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Market Development

No capital gains tax and an OCR cut make the prospect of a market crash even less likely, but not everyone thinks they will have a major stimulatory impact, writes Miriam Bell.

By: Miriam Bell

1 June 2019

Oh, what a month! After a long period of uncertainty, in recent weeks the country has seen some significant developments that are positive for the property market.

First up, there was the Government’s announcement that a capital gains tax is no longer on the cards. Then the Reserve Bank cut the OCR to an all-time low of 1.5% which is prompting banks to drop mortgage rates further.

These developments come hot on the heels of new data showing overseas buyer activity has fallen significantly in the wake of the Government’s “foreign buyer ban”. This data reflects the much slower market nationwide. So will the latest developments counteract that trend and reignite New Zealand’s property market?

Trends Remain The Same

Taking a look at the latest data released at the time of writing, the market trends remain the same as they have been for some time.

In Auckland, prices continue to drift downwards. The latest QV House Price Index has Auckland values down by 1.2% over the three months ending April and by 1.5% year-on-year across the region. That leaves the region’s average value at $1,033,583, as compared to $1,051,687 in April last year.

Likewise, Realestate.co.nz’s April data shows that the Auckland region’s average asking price slipped to $899,916. That’s a 4.5% fall from March and a 5.8% fall on April last year. It’s also the first time it has dropped below $900,000 since 2016.

In other markets around the rest of the country there is still a bit more heat but, overall, the times are changing. According to QV, there are pockets of solid growth in smaller regional markets like Gisborne, Horowhenua and Rotorua, but national value growth continues to slow.

In the three months to April, the country’s average value grew by just 0.4% to $686,975. Annual value growth was 2.7% in April, as compared to 7.6% in April last year. Of the larger centres, Dunedin is still turning in the best results. The region saw quarterly value growth of 4.9% and year-on-year growth of 13%.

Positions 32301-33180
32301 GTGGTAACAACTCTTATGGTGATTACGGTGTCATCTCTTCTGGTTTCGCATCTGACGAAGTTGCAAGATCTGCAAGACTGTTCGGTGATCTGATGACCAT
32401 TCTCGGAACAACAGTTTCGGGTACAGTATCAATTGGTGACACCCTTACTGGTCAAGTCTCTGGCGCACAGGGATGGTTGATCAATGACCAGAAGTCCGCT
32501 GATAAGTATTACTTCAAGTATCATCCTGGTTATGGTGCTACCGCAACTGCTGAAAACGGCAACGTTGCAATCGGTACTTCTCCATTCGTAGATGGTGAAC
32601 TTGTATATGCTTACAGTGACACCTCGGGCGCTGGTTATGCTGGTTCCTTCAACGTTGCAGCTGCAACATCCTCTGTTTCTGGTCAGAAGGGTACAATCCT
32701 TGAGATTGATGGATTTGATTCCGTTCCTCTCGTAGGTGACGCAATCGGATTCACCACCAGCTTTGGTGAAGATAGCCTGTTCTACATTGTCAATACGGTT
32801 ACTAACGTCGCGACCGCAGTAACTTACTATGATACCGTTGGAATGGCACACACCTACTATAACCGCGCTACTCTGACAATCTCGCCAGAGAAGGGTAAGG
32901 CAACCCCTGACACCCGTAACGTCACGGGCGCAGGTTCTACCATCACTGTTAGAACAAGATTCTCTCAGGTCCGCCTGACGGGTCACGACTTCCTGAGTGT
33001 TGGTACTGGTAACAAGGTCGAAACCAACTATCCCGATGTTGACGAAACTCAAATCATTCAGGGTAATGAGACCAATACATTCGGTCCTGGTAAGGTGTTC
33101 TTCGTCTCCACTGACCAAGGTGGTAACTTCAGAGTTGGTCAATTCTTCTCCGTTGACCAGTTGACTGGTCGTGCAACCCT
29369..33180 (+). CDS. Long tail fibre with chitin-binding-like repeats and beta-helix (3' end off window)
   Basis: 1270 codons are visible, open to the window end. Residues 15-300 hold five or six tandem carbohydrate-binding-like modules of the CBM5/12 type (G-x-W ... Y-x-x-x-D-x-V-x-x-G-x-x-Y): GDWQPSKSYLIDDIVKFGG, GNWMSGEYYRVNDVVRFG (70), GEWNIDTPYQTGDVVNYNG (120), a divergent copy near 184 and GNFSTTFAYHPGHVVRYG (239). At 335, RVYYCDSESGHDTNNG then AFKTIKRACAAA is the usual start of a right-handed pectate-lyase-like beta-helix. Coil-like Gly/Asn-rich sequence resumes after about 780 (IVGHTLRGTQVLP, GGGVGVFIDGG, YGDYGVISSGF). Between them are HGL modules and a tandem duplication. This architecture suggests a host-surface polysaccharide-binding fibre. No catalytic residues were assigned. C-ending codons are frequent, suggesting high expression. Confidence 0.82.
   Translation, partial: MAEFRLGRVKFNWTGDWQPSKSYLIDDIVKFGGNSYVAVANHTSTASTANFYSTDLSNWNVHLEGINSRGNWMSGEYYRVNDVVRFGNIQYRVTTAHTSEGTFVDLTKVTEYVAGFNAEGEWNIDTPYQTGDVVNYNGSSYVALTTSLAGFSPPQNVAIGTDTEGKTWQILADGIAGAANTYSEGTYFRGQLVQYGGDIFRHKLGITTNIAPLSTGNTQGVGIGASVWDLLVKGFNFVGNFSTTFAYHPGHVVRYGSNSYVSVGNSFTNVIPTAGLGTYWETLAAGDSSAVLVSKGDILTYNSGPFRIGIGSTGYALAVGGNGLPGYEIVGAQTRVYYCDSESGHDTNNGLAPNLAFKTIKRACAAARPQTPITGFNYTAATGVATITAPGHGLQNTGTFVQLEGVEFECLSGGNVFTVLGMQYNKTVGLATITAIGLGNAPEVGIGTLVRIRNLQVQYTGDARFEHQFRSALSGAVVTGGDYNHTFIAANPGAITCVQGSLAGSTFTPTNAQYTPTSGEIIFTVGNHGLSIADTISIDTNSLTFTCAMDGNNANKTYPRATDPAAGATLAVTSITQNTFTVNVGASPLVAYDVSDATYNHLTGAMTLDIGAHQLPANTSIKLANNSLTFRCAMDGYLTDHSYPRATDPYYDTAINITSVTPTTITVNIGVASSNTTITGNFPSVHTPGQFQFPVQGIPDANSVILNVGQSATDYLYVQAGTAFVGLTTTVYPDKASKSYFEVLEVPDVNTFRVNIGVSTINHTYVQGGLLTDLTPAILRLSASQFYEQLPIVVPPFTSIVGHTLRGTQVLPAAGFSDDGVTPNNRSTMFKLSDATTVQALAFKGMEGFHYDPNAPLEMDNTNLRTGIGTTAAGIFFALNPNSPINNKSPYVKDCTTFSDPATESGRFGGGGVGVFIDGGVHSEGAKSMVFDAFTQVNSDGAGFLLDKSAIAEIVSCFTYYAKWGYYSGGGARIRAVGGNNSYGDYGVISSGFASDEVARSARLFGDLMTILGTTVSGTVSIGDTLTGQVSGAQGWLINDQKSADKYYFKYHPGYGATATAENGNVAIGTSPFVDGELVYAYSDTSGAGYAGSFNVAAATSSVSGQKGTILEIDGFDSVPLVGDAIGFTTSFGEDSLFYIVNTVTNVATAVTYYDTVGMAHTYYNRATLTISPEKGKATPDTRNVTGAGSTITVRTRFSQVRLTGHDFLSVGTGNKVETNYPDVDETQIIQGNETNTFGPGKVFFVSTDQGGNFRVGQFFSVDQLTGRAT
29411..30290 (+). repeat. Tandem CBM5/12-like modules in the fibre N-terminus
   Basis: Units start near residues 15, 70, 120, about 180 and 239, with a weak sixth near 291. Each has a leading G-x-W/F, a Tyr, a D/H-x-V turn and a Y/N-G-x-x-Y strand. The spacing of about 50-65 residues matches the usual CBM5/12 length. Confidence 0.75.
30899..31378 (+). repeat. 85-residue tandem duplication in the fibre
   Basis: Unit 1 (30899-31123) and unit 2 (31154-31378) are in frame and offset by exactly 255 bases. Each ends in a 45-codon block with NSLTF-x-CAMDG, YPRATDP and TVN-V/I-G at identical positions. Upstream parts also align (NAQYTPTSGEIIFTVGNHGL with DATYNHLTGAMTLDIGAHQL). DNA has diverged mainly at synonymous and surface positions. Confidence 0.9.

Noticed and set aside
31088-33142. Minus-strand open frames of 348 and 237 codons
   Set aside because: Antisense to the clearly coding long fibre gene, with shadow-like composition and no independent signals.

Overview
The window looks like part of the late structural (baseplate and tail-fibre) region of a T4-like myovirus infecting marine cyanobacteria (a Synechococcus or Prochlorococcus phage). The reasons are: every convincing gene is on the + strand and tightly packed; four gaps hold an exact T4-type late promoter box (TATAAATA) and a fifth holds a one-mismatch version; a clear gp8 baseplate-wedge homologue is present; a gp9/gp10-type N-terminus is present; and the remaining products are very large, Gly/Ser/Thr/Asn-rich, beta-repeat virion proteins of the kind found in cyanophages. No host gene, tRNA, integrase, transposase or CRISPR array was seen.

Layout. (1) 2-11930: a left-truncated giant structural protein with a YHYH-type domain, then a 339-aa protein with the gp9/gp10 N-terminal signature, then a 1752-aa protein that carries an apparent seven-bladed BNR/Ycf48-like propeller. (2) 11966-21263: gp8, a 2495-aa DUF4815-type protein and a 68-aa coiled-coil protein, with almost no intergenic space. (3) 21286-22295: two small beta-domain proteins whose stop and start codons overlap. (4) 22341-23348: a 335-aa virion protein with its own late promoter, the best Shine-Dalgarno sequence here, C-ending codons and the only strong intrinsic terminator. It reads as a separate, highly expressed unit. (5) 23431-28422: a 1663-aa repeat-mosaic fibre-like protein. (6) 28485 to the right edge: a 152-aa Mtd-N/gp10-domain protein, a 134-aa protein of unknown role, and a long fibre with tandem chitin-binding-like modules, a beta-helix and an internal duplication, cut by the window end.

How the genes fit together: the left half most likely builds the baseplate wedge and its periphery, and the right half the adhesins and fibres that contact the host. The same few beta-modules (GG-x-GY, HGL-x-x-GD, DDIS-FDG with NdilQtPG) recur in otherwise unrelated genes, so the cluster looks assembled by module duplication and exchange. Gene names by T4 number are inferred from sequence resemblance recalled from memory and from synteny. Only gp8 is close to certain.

Realestate.co.nz’s data tells a similar story. It has the national average asking price at $649,662 in April. That was a 4.1% decrease on March and was largely driven by a drop in asking prices in the major centres. Besides Auckland, the average asking price in the Wellington region dipped by 0.2% to $656,799 while the Canterbury region’s average asking price was down by 3.7% to $490,477. Markets around the rest of the country provided a mixed bag of results, although the Hawke’s Bay, Coromandel and Manawatu/Whanganui regions hit all-time asking price highs.

While the REINZ sales data for April had not been released at the time of writing, sales activity in recent months has been noticeably subdued around the country. Again, this is particularly the case in Auckland.

Barfoot & Thompson’s April data provides further evidence of this. The agency saw 667 sales in April, which was a 30.7% decline on the 963 sales recorded in March and an 8.8% drop from 731 sales in April last year. However, Barfoot & Thompson director Kiri Barfoot says prices remain steady and there are no signals suggesting prices might make a major retreat.

Ban Hits Home